Any ANC event this late in the election cycle is a study in the unreal. At the Gauteng Manifesto endorsement, where “notables” came to blather on about how amazing the ruling party is, the real South Africa did not stand up. That’s because it wasn’t invited. By RICHARD POPLAK.
I have just visited to the Selfie Capital of the Universe. I witnessed roughly 1,200 South Africans in their business best stretching out their arms and snapping away, each click of a camera phone forging a digital bond that confirmed a political affiliation that, if all goes well, would one day lead to a business opportunity. This was the Gauteng ANC Manifesto Endorsement reach-around, where the faithful gathered to pay fealty before the Iron Throne, a sort of ANC speed-dating event that engulfed the fifth floor of the Sandton Convention Centre with faux excitement.
The joint was full of people who used to be called Black Diamonds, but are now called “rich”. The ANC, we forget, is a broad church, and broader still when there are networking opportunities available. The smell of power hovered in the air like Cohiba smoke, and while the EFF were inhaling exhaust fumes on a protest march to the SABC, we at the Manifesto Launch were inhaling veggie samosas and beef satays, while swapping business cards.
This was the ANC bubble, and within it all were safe. The white guys wore their finest mining-logo fleece, the young black dudes wore township chic, the gogos wore flowered hats, and no one in attendance was under any illusions about where power lies in this country. You are either inside, being blessed. Or outside, scrabbling through your neighbours’ recycling bin.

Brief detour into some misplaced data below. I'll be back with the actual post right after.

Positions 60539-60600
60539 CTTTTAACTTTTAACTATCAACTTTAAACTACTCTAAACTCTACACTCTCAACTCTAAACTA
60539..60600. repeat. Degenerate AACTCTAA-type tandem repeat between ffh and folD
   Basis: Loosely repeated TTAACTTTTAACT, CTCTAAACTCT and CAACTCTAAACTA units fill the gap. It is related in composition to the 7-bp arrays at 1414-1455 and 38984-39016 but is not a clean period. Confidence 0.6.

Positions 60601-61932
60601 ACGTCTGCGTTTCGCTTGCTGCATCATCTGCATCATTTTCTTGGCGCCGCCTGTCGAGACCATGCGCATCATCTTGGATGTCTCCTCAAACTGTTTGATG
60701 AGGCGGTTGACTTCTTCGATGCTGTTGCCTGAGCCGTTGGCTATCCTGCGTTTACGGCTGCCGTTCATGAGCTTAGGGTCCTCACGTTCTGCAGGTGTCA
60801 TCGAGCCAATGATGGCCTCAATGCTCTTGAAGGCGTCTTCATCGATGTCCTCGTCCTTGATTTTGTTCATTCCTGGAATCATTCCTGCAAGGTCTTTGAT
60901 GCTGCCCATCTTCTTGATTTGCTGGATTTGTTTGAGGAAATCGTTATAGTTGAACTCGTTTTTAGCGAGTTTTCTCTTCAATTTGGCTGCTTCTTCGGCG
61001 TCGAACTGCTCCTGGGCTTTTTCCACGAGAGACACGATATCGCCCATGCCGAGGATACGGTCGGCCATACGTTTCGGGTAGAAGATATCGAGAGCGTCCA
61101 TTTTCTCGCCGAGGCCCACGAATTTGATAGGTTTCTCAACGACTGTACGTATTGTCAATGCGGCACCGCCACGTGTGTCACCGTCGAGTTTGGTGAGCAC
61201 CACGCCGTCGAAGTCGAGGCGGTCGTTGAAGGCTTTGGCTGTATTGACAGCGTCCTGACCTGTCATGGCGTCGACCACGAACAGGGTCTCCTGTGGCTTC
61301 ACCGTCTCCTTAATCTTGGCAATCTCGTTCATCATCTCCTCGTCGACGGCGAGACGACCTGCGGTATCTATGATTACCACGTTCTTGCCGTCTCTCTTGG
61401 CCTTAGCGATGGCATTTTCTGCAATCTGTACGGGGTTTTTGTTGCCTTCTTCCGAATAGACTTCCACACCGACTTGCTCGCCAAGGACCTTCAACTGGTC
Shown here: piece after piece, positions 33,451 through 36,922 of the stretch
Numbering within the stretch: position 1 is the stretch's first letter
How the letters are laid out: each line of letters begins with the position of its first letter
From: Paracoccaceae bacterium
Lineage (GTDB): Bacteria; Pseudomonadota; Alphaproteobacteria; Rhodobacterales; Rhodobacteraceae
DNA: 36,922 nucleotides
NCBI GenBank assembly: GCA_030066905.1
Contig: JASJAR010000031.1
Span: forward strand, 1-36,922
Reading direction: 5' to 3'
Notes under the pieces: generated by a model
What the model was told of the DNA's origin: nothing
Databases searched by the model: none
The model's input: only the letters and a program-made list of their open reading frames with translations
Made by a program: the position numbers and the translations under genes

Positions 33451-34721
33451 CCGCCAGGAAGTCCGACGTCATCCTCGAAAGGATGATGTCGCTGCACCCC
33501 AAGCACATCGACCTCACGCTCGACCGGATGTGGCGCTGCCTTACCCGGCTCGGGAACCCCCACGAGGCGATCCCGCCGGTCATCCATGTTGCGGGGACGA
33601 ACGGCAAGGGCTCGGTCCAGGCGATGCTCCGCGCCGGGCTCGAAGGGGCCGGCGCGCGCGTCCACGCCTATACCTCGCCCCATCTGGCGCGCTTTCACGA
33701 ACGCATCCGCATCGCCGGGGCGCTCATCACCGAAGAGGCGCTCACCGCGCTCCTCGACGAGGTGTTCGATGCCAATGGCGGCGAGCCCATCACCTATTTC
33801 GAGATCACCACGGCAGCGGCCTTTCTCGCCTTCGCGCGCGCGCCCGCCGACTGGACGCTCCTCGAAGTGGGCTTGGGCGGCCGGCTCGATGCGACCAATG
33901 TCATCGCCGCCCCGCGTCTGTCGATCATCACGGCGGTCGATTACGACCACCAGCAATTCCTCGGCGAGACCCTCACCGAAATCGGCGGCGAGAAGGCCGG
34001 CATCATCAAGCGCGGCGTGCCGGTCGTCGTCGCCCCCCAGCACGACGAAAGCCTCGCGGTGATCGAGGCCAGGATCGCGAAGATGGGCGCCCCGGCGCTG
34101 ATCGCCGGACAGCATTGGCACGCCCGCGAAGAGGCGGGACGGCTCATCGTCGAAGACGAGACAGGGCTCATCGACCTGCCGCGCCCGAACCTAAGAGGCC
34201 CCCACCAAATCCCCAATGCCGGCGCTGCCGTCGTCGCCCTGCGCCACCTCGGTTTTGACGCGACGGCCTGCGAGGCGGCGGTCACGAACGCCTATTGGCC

The event was organised by the Forum of Professionals, Academics and Business, and served, according to the preamble, “as a culmination of the work we’ve been doing in Gauteng since June last year.” I wasn’t aware that any work had been done in Gauteng since June last year, but as we were ushered into the main hall, before a stage with multiple screens and a big lighting rack, I understood what I’d been missing.
“In the recent past,” we were reminded, “it has been said that the professional classes are not those who are with the ANC, that we’ve lost touch with you. Tonight, we want to thank you for your support, emotional and material.”
Paul Mashatile, in his capacity as ANC’s Gauteng Provincial Chairperson, noted that this event was “the final push to victory. Your presence here is actually an endorsement of the ANC.” And then we were off down the Good Story to Tell road—a slogan I am convinced will be remembered as one of the finest election ploys in the history of democracy. The ANC has become expert at crafting its own reality, at shutting out what it doesn’t want to know—or doesn’t want you to know.
A small, for instance: President Zuma was supposed to be present at this event, but there was no apology or explanation for his absence. (He was stuck in Brits). Reality was reconvened, and Deputy President of the ANC Cyril Ramaphosa was subbed in. The country has become Fantasia, and Jacob Zuma is Mickey Mouse: he snaps his fingers, and the brooms start dancing.